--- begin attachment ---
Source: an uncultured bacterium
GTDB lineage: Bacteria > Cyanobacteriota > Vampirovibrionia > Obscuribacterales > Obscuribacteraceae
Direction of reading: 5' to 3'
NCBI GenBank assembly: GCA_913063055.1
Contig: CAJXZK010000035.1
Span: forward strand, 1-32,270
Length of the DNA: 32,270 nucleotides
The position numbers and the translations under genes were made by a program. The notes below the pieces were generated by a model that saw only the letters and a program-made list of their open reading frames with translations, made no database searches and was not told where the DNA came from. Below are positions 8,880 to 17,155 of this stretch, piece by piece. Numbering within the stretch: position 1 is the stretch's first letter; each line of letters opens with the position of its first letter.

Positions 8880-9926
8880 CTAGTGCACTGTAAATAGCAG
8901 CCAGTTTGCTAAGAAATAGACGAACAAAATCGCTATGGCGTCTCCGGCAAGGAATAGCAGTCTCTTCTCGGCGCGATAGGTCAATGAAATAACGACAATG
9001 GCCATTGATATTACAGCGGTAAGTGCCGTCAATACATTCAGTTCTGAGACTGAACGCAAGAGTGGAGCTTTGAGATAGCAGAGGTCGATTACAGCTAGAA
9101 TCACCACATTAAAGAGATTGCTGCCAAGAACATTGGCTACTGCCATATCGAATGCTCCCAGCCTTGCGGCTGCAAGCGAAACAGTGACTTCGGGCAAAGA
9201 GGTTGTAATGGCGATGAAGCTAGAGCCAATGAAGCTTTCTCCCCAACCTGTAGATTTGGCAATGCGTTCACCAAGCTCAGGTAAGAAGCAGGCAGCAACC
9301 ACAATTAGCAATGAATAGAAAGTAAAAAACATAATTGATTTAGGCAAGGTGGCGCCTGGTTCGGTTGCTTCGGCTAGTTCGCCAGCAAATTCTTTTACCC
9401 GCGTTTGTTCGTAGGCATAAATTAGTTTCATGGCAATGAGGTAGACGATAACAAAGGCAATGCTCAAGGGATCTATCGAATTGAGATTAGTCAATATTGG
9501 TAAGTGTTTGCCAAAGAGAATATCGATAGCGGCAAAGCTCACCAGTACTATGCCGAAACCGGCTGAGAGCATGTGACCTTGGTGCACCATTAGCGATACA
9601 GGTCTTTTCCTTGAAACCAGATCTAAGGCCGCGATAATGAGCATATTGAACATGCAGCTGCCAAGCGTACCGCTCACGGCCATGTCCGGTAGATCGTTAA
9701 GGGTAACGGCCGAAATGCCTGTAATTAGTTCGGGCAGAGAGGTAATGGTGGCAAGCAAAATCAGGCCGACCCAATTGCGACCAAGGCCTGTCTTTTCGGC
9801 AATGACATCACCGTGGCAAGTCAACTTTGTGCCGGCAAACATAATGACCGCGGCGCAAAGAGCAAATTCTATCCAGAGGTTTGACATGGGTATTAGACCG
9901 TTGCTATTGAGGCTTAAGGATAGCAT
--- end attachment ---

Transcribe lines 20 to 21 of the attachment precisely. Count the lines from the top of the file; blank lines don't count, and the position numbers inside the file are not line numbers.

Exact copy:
9801 AATGACATCACCGTGGCAAGTCAACTTTGTGCCGGCAAACATAATGACCGCGGCGCAAAGAGCAAATTCTATCCAGAGGTTTGACATGGGTATTAGACCG
9901 TTGCTATTGAGGCTTAAGGATAGCAT